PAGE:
Tag Archives: Management

Unleashing Your Potential

Throughout my time at university, I found myself constantly looking forward to when I would have a career. The very nature of university is such that a student sacrifices several years of earning potential to better themselves academically in the long run. Whilst I had accepted this from the off, I couldn’t wait to get started on my career.

Over the last two years with Grant Thornton, I miss certain aspects of my student life, but the current focus, challenge and structure to my days are something I would struggle to live without now. Something I have learnt about myself recently is that this focus and structure may have had a detrimental effect on who I am.

Doing the job, the exams and the hours can make it easy to lose track of the big picture. With less time to think about where I’m going to be in a few years time I found that I had started to bury my head in the sand and just get on with the number crunching of being a tax adviser – I had lost my view of the future.

So a recent conference for me was well timed. Once trainees are nearing the end of their training contracts the firm welcomes them to a conference to see what is next in their careers. As a trainee who is some six months away from qualifying, I was invited to the conference – Unleashing Your Potential – which was held in a fancy hotel in Windsor.

The event itself was run by our national leadership board, who gave their insight into what they did and how they did it to get to where they are now. Some guest speakers and other rising stars gave us a few tricks of the trade on how to get on in the firm. Getting these kind of hints are invaluable and, if used wisely, I’m convinced can be the key to unlocking the potential we all have, but don’t necessarily always access.

Leading up to the event, my expectation was that I would be able to get all my questions on the future answered – three days later and I just have more questions and a lot of food for thought.

I took a number of key points away with me and have reaffirmed my eyes forward approach to my career. A significant lesson to learn was that at Grant Thornton we must all take responsibility for our own careers. Hearing the stories of the firm’s brightest and best showed clearly that nothing is given; it’s all earned through hard graft, desire and vision.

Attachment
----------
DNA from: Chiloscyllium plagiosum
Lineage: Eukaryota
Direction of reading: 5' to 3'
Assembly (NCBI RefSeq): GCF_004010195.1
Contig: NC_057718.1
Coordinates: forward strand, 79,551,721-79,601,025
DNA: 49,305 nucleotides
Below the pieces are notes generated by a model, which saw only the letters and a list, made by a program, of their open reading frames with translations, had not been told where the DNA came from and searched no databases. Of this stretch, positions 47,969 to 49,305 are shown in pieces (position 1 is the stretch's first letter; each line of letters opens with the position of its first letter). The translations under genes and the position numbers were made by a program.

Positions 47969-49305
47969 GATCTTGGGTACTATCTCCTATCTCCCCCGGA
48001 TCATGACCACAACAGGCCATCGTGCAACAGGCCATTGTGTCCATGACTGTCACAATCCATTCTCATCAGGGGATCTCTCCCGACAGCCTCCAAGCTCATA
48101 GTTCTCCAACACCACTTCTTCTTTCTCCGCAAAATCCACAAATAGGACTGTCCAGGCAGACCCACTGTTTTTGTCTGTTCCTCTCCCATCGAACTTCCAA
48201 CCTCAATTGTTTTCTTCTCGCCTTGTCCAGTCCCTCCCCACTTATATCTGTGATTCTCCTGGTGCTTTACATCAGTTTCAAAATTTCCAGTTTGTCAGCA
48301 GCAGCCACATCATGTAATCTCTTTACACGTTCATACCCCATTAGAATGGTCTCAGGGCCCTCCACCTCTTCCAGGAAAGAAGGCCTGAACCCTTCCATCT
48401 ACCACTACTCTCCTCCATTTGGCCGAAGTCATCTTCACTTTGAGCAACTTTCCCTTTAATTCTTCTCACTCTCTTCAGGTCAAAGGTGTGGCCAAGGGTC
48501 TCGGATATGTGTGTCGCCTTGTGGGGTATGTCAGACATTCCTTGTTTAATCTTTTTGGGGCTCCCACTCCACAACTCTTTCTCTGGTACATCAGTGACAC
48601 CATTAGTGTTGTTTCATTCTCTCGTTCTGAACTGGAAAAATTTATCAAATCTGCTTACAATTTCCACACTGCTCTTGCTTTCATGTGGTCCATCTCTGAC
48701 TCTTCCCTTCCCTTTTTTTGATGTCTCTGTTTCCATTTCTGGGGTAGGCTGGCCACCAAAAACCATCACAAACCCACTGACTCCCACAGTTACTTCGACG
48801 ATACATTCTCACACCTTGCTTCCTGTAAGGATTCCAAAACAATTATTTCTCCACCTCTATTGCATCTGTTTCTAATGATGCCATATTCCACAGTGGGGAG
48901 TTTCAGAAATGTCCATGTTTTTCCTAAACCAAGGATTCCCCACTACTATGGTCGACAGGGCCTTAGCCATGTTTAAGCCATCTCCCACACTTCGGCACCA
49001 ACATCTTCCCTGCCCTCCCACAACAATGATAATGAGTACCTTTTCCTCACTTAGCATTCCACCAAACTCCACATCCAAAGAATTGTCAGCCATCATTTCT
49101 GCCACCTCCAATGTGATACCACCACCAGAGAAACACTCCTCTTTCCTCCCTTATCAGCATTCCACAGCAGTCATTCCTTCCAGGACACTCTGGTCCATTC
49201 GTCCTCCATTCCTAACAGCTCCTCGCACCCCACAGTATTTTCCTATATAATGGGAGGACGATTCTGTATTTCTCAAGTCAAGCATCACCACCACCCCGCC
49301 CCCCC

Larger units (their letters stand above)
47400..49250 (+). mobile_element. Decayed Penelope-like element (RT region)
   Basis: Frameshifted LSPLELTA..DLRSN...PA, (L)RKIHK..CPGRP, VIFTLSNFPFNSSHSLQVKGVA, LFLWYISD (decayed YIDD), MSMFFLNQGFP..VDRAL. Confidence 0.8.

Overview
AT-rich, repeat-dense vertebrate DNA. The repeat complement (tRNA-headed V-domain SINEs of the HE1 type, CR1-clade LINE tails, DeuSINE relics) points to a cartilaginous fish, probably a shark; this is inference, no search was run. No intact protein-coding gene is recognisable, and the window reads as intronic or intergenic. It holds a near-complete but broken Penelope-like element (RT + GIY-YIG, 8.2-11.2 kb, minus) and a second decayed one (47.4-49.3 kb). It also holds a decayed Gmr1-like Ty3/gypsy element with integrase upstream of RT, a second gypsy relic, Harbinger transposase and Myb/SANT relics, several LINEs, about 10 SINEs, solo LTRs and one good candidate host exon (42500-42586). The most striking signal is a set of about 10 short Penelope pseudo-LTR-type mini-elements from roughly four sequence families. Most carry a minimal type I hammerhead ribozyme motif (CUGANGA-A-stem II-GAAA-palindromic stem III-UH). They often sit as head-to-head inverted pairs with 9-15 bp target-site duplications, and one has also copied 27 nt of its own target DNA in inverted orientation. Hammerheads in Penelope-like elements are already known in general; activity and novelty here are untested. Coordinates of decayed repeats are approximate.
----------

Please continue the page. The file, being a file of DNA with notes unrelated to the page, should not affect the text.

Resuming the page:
I guess this is an important lesson for anyone, whether they be in the firm, aspiring to join Grant Thornton or just aiming to get good grades in their A Levels or degree.

I often speak with people who are looking to join the firm and my best advice to them (that’s probably you) is to make the decision and throw everything and the kitchen sink at it. In the current economic climate, sitting on the fence just won’t do, and at every moment it’s imperative you can prove to the employer, examiner or interviewer that you want the next opportunity more than the next person.

For me, I still need to digest the information I have received and firm up my ideas for what I will do post-qualification. It’s easy to put it off until I have actually finished the exams, but anything that’s easy isn’t worth writing home about…

Watch this space!

The Grant Thornton U-Turn

I left my compliance role at Grant Thornton several years ago, following the closure and relocation of the Poole Office. Keen to apply my scientific research expertise, I accepted a specialist post with a larger firm, advising large corporates on Research and Development (R&D) expenditure tax relief. Within six months, I was back.

I like getting involved in everything. By moving to a larger firm, I felt I could apply my rounded experience gained at Grant Thornton, combining this with my scientific expertise in R&D. What became really apparent was how much the competition really values the breadth of experience that Grant Thornton employees have.

One new challenge I had in my new role was hotdesking. However, I often found myself adjacent to people in completely different teams. Conversations were interesting but I felt increasingly frustrated at the lack of opportunity to get involved in work outside my specialist team. Although I had gained some valuable experience with the firm, I decided that I would prefer to work in a firm offering a greater variety of work and client type. I looked around and quickly found another job, approaching Grant Thornton for a reference.

Having left on good terms, Grant Thornton invited me back. Since returning the firm has grown and increased its market profile considerably, winning higher-profile clients.

Now as a manager, I get the opportunity to advise businesses of all shapes and sizes. By seeking out the opportunities available at Grant Thornton, I have been able to apply all the positive experiences gained during my six months away, as a member of Oxfords R&D team. Since joining, this team has grown significantly, seizing a larger slice of market share, and we were recently shortlisted for the “Best Tax Team in a Large Firm” at the esteemed Lexis Nexis Taxation Awards.

From my experience, I would recommend that people think carefully about the variety of work they would be doing in their desired role when applying. I believe working for the larger firm in London was a great experience and I feel it is important to take yourself out of your comfort zone and try new things as a way to develop. I have learnt it is important to always stay on good terms and maintain contact with those who have supported your early career.

The Secret Life of an Audit Manager

I joined Grant Thornton in 1984 as a trainee, studying for the Institute of Chartered Secretaries and Administrators exams (which focuses on Company Law, but also includes accountancy, audit and tax). I passed the exams and was admitted as an associate member of ICSA in February 1987.